The Civil Society Forum on Drugs (CSFD) organised an on-site Workshop on civil society advocacy from 23th to 24th November in Madrid, with the support from UNAD, International Drug Policy Consortium, Rights Reporter and AFEW.
Since advocacy is an important tool for civil society members to achieve their main goal of influencing public policies, this training workshop brought together representatives from Civil Society Organisations (CSOs) in the field of drugs in order to improve their capacities in formulating, implementing and evaluating advocacy actions.
Several participants came from the DPNSEE member organisations. The participants’ profile was:
- Civil society representatives and service providers in the field of drug use and drug demand reduction which have their main base of operation in an EU member state, EEA, acceding, candidate or potential candidate country(*). They are members of the Civil Society Forum on Drugs or related to one the members’ networks.
- Highly motivated to improve their capacities in the area of advocacy and will be able to implement and share gained knowledge and information within their organisation.
The workshop was an interactive training with open space to intervene and to create new tools for advocacy in a hostile environment. Excellent presentations were delivered by Peter Sarosi and Marie Nougier.
The International Network of People who Use Drugs (INPUD), Mainline, King’s College London, AFEW International, the South African Network of People who Use Drugs, AFEW Kyrgystan and Rumah Cemarah shared the results of a three year research programme exploring how community involvement impacts the quality and accessibility of harm reduction services for people who use drugs. The research Community Matters: Lessons from a Bridging the Gaps research programme, supported through the Bridging the Gaps II programme, was completed from 2018 through 2020 as part of a community-academic partnership across Indonesia, Kyrgyzstan and South Africa which were linked to a ‘rapid review’ of the literature on low and middle-income countries.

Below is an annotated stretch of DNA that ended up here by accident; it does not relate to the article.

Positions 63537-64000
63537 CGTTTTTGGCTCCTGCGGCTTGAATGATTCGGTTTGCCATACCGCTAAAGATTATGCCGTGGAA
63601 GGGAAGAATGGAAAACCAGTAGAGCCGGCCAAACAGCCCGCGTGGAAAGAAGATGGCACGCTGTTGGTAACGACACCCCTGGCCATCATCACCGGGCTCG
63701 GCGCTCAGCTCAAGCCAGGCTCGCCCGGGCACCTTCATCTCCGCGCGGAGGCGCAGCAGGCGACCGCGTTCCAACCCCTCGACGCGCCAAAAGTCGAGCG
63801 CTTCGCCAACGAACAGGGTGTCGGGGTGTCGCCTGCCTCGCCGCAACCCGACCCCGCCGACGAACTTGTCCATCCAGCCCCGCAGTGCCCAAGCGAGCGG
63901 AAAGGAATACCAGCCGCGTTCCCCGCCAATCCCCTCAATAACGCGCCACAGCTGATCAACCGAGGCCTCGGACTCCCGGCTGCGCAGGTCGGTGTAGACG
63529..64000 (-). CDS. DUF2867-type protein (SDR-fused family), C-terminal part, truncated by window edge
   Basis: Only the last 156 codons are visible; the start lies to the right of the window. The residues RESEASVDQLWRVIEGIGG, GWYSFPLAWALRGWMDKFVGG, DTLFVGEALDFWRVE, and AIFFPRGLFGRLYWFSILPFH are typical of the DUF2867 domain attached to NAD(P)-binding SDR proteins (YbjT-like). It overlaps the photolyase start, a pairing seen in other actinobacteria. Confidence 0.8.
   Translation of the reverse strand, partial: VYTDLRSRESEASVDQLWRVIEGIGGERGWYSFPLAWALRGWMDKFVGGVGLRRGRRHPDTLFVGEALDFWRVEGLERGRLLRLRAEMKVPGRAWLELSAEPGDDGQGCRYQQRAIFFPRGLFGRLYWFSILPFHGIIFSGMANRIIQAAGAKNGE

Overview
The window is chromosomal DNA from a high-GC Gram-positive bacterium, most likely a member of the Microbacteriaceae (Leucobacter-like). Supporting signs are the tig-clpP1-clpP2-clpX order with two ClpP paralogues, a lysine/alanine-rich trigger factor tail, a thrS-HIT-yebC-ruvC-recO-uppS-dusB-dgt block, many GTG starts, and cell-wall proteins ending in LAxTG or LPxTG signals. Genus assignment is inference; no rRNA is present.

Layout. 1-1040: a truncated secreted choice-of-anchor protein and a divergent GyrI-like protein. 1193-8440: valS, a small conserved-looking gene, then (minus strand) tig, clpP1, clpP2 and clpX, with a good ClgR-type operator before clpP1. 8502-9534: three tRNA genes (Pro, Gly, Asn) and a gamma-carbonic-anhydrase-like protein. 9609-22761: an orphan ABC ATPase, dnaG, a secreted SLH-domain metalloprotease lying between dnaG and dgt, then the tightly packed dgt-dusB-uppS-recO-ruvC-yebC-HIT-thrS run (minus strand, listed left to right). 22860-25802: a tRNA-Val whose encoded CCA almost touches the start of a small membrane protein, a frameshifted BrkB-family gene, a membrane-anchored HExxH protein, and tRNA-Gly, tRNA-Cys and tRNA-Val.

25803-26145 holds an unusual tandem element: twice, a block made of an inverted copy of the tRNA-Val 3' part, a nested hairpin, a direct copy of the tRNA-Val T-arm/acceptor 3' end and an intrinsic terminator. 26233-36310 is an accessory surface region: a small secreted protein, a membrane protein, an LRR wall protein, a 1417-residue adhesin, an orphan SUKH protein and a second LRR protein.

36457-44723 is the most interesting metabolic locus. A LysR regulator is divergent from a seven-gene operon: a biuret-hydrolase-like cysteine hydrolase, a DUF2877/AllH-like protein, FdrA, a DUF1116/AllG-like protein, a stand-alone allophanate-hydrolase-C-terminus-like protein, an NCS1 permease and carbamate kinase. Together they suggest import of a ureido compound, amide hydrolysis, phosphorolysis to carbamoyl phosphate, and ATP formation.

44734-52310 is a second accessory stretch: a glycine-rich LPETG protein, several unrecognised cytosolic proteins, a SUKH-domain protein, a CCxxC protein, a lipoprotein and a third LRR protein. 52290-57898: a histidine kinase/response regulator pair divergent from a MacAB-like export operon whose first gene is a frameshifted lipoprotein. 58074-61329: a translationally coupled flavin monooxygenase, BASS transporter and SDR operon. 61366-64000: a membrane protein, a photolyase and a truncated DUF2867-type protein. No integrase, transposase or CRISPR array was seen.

Evidence from the report shows how difference forms of community involvement across these three countries impact harm reduction access and quality, especially in low and middle income settings. This evidence base can guide the scaling-up of community involvement efforts globally in support of harm reduction targets.
The report has four core messages:
- More ambitious support is needed for expanded community involvement in harm reduction services
- Community involvement can support increased access and quality of harm reduction services
- Community leadership delivers research with impact
- Research agendas need to expand and methodologies need to adapt
To read the report, follow this link>>>.